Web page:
Media statement: February 23, 2021
The Administration Is Losing Opportunities to Protect the Vulnerable, Say Union Leaders
NEW BRUNSWICK, NJ—The Coalition of Rutgers Unions is calling on the university’s Board of Governors to join them in setting a new direction for Rutgers after a year of layoffs, cuts, and austerity, say leaders of the coalition, which represents 19 unions and nearly 20,000 workers.
Since the COVID-19 crisis began last spring, well over 1,000 members of coalition unions have lost their jobs, and cutbacks in academic programs have affected every part of the university community. Rutgers has the financial resources to avoid these outcomes, and it has thrown away over $100 million in savings by rejecting previous coalition proposals for a work-sharing program, according to Todd Wolfson, president of Rutgers AAUP-AFT, which represents full-time faculty and graduate workers.
The Coalition of Rutgers Unions will hold a press conference on Thursday, February 25, at 1 p.m. to lay out its people-centered alternative. Click here to RSVP for the Zoom link.
“The Rutgers administration has barely touched the half-billion dollars in its unrestricted rainy-day reserves, and they’re still draining tens of millions away from teaching and research to subsidize a money-losing athletics program,” Wolfson said. “It’s inexcusable that they would choose to lay off workers and demand cuts from academic departments when they have the means to prevent this.”
“Not only that,” Wolfson continued, “but we once again did the administration’s homework in proposing a work-sharing program that would save at least $1 million a week from furloughs while protecting our members’ income through unemployment benefits. We hope President Jonathan Holloway and the administration work with us this time. Rutgers already threw away over $100 million when it rejected our proposal last spring, and the clock is ticking on millions more.”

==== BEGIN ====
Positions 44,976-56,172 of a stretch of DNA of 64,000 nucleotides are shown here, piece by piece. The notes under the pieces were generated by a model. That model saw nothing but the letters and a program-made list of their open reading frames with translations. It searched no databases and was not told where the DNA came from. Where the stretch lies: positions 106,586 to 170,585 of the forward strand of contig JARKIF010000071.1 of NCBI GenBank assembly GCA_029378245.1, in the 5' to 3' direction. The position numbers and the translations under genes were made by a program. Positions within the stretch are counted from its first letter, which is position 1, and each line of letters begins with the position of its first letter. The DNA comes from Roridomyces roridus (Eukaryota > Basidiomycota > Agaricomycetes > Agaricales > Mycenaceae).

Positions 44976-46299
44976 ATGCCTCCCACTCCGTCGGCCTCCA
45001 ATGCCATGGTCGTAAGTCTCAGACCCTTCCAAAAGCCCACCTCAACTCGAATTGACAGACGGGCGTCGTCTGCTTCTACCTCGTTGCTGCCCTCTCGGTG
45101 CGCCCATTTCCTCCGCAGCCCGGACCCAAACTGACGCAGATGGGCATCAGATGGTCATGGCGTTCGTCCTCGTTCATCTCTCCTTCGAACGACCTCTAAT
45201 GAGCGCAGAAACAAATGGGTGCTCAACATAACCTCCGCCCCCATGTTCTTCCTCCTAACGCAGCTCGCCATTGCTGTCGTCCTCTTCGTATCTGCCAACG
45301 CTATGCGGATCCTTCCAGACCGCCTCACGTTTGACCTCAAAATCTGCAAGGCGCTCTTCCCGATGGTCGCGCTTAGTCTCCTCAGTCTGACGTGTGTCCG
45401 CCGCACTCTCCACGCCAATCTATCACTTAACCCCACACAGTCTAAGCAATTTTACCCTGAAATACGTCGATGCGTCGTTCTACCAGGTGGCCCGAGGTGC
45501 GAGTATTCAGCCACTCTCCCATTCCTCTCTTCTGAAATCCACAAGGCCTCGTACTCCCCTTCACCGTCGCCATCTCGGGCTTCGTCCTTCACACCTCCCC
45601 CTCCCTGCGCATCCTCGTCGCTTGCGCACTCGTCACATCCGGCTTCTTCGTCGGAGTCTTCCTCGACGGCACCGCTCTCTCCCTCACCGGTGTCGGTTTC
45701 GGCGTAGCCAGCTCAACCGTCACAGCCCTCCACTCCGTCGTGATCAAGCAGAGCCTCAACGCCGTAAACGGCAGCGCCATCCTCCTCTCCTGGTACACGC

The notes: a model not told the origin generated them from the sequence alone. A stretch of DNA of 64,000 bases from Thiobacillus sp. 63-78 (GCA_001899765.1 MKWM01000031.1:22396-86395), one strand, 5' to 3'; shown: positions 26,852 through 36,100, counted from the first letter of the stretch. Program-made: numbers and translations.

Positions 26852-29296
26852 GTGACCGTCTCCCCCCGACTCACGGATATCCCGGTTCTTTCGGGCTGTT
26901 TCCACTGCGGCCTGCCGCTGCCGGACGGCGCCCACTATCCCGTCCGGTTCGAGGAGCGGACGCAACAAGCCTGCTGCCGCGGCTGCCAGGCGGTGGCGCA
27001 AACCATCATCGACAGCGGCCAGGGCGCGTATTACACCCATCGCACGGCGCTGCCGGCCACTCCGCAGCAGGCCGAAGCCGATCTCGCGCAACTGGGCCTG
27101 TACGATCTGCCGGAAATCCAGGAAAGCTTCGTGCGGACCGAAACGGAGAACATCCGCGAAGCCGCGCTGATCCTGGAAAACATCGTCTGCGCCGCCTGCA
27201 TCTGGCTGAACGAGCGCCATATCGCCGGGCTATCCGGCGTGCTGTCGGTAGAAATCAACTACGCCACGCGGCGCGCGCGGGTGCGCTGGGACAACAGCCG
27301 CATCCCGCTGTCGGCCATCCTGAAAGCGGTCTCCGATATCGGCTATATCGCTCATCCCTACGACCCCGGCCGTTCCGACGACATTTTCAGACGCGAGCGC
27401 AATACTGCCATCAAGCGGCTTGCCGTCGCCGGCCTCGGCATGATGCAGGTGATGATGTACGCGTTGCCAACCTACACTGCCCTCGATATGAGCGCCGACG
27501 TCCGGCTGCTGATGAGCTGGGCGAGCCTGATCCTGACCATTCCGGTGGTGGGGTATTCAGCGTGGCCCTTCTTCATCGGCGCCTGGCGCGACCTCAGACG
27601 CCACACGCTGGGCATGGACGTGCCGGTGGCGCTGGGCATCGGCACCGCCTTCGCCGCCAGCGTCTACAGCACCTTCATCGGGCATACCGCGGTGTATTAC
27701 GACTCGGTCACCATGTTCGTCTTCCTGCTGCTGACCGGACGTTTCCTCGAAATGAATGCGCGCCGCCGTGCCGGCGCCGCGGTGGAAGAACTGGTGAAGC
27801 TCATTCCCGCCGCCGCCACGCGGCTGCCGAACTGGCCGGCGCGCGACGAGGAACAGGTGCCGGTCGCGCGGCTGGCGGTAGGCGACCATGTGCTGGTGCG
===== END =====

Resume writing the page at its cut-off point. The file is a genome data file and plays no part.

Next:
The Board of Governors, which meets virtually today, has an opportunity to set a new course of openness and collaboration, Wolfson said. “Continuing an austerity-centered response puts the future of this great public research university at risk,” he said. “Our coalition is standing united to call on the board and the administration to change course and embrace people-centered proposals that protect the vulnerable and safeguard our future.”
Stop the Layoffs
Over 5 percent of unionized workers at Rutgers University have been laid off since last spring, amid a global pandemic and deep economic crisis.
The consequences of losing their livelihoods, health insurance, and other benefits are devastating to the victims of the layoffs and their families, said Christine O’Connell, president of the Union of Rutgers Administrators-AFT, which represents administrative workers.
“It’s terrifying for people who have committed years of their lives—some of them 20 and 30 years—to suddenly lose their income at a moment when unemployment is high, to lose their health insurance in the middle of an unprecedented health crisis, to lose tuition remission for themselves and their family,” O’Connell said. “And all of us who remain at Rutgers feel the effect when we lose people who adapt to make the departments run during a pandemic, who continue to maintain the buildings, who continue to provide exemplary service to students and faculty.”
“It’s all so unnecessary when we’ve again given management the opportunity for greater savings than they get from cutting jobs,” O’Connell concluded.
Reappoint Laid-Off Adjunct Faculty
Adjunct teaching faculty at Rutgers have been hit especially hard by the layoffs and cuts, said Amy Higer, president of the Part-Time Lecturers Faculty Chapter-AAUP-AFT.